United States District Court, M.D. Pennsylvania
ALAN B. FABIAN, Petitioner,
J.E. THOMAS, Respondent.
YVETTE KANE, District Judge.
Presently before the Court is a petition for writ of habeas corpus pursuant to 28 U.S.C. § 2241 (Doc. No. 1) filed by Alan B. Fabian ("Fabian"), a federal inmate incarcerated at the United States Penitentiary at Lewisburg, Pennsylvania. In the petition, Fabian challenges his conviction and sentence in the United States District Court for the District of Maryland following his 2009 conviction for Mail Fraud and Subscribing a False Tax Return. A response to the petition was filed on May 8, 2013, and Fabian filed a traverse on May 17, 2013. (Doc. Nos. 9, 10.) For the reasons set forth below, the petition will be dismissed for lack of jurisdiction.
On January 22, 2009, Fabian was sentenced by the United States District Court for the District of Maryland (Baltimore) to 108 months imprisonment for Mail Fraud in violation of 18 U.S.C. § 1341, and to a concurrent 36 month sentence for Subscribing a False Tax Return in violation of 26 U.S.C. § 7206(1). (Doc. No. 9-1, Ex. 1.) He filed a motion to vacate, set aside or correct sentence pursuant 28 U.S.C. § 2255 in the sentencing court on October 23, 2009. ( Id., Ex. 2.) The motion was denied on July 14, 2011. ( Id., Ex. 3.) Fabian pursued an appeal to the Fourth Circuit Court of Appeals which affirmed the denial of the § 2255 motion on January 12, 2012. ( Id., Ex. 4.) The Fourth Circuit also denied Fabian's subsequent petition for rehearing and reheaing en banc on March 19, 2012. ( Id., Ex. 5.) On June 28, 2012, a petition for writ of certiorari was filed in the United States Supreme Court. The petition was denied on October 1, 2012. (Doc. No. 9-1, Ex. 8.)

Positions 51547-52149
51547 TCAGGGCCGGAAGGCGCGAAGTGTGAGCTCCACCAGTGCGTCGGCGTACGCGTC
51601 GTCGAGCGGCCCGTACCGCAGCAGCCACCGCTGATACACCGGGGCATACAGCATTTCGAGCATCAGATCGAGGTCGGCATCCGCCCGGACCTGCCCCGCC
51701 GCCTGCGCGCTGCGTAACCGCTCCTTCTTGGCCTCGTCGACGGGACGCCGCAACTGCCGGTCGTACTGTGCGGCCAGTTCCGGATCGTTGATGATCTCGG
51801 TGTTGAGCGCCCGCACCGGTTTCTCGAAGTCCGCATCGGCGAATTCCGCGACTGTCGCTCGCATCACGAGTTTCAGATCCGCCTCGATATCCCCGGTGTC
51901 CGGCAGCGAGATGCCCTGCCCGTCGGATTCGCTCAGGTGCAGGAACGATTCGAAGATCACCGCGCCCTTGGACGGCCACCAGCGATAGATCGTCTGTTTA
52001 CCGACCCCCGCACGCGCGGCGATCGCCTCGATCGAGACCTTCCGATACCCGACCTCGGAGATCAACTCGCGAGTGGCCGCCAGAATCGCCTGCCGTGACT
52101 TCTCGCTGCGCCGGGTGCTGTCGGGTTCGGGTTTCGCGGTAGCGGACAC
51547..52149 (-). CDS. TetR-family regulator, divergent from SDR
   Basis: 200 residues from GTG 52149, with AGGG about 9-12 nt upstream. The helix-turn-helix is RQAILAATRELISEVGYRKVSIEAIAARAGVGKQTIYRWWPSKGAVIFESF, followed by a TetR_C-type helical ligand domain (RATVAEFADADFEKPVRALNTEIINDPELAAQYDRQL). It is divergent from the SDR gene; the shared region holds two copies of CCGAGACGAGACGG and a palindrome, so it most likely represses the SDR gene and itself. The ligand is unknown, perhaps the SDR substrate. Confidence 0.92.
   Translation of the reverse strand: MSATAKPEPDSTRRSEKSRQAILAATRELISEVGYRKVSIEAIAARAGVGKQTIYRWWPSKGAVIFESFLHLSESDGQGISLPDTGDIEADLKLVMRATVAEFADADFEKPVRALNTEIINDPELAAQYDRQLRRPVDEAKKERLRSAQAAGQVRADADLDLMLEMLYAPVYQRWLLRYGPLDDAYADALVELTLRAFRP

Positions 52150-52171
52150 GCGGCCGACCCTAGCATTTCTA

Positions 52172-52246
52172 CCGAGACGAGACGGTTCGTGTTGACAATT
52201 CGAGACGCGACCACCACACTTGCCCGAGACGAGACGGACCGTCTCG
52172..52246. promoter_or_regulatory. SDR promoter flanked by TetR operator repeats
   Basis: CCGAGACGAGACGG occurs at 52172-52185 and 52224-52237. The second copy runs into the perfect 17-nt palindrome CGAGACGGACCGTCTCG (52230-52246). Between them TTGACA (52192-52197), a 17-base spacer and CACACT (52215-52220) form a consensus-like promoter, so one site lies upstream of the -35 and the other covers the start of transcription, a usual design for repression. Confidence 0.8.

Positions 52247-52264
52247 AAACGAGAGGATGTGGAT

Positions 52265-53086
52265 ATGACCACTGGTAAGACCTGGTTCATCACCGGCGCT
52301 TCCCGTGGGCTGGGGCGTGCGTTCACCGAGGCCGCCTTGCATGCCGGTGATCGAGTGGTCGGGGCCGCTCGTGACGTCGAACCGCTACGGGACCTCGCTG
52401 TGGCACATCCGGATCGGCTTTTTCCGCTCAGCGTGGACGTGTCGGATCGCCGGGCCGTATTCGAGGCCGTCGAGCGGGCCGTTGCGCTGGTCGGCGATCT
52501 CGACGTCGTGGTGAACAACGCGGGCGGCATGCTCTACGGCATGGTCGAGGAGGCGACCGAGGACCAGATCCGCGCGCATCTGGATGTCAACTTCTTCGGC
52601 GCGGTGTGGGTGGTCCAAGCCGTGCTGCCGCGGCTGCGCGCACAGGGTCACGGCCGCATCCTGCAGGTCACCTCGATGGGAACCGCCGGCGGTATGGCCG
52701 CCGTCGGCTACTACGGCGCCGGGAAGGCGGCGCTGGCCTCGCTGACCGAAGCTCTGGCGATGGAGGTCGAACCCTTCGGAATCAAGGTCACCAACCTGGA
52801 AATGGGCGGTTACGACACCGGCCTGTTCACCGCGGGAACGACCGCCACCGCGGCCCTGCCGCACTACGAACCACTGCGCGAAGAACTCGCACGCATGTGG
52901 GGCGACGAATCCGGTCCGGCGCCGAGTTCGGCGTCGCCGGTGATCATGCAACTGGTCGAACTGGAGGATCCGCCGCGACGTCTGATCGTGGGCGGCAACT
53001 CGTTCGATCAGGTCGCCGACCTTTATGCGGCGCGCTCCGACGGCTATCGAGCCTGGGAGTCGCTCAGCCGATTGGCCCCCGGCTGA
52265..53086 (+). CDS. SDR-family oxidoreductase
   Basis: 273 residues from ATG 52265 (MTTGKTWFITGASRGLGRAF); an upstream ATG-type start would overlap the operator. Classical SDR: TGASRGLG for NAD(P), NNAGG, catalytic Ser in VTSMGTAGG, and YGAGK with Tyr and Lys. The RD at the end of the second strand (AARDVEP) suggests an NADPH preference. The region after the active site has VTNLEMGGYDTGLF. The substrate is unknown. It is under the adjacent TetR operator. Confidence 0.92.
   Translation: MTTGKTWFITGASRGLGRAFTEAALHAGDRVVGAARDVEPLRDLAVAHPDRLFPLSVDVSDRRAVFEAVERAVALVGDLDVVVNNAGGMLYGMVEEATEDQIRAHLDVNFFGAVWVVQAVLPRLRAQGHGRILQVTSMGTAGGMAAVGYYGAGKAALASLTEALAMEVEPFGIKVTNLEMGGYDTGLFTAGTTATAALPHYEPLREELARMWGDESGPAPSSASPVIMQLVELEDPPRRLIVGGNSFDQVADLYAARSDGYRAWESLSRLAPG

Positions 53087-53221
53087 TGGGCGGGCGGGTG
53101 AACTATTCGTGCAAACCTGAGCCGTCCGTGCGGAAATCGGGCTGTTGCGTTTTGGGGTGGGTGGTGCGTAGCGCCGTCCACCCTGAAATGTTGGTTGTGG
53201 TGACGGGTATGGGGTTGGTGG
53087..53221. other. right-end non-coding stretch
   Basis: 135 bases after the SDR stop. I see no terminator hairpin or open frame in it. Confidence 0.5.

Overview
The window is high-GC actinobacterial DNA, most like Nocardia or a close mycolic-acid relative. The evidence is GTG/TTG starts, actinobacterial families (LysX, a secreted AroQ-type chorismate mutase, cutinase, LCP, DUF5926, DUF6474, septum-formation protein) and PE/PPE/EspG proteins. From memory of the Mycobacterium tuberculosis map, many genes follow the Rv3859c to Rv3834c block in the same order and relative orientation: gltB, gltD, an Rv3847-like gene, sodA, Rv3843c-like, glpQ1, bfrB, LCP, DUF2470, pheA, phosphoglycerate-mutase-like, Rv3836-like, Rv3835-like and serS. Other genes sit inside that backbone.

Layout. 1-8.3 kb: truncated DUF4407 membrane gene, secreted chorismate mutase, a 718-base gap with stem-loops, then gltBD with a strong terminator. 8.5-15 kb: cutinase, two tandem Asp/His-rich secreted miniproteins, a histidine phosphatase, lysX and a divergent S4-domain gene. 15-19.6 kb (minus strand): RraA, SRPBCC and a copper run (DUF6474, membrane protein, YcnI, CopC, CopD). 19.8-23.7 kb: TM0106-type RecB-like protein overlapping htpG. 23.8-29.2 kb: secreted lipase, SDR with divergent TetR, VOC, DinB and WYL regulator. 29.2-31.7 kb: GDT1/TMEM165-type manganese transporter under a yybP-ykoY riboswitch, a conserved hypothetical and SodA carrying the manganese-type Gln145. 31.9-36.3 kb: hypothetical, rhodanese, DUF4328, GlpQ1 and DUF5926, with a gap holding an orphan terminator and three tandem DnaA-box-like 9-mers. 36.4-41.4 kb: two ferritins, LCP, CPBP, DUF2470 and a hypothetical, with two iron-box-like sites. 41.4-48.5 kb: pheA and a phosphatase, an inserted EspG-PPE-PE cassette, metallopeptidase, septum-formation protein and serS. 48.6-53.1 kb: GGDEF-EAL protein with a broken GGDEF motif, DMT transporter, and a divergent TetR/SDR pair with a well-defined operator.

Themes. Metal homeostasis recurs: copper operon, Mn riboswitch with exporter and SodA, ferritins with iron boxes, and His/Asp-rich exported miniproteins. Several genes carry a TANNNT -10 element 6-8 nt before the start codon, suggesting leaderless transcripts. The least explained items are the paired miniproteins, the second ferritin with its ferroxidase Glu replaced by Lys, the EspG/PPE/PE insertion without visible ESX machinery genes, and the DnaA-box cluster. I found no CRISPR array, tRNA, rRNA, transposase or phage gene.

On January 14, 2013, Fabian filed a motion pursuant to 28 U.S.C. § 2244 in the Fourth Circuit seeking permission to file a second or successive motion under 28 U.S.C. § 2255 in the District Court of Maryland. This motion was denied on January 23, 2013. ( Id., Exs. 6, 7.)
On February 19, 2013, Fabian filed the instant petition seeking habeas corpus relief pursuant to 28 U.S.C. § 2241. In the petition, he challenges his conviction and sentence on the basis that the Government amended the charges against him during the time between the draft plea agreement and the final plea agreement. Specifically, he claims that the Government added the additional element of "affected a financial institution" with respect to the Mail Fraud charge against him. (Doc. No. 1, Pet. at 3.) According to Fabian, the original and superseding indictment charged him with ordinary mail fraud punishable by 20 years imprisonment and 3 years supervised release. By adding the additional element of "affected a financial institution, " the charge became punishable by 30 years imprisonment and 5 years supervised release. He claims that this change in the charge was not disclosed to the defense or the district court. Fabian claims that he first learned of the above in February of 2009, after his direct appeal rights had expired, but does state that he raised the issue in the § 2255 motion he filed. (Id.)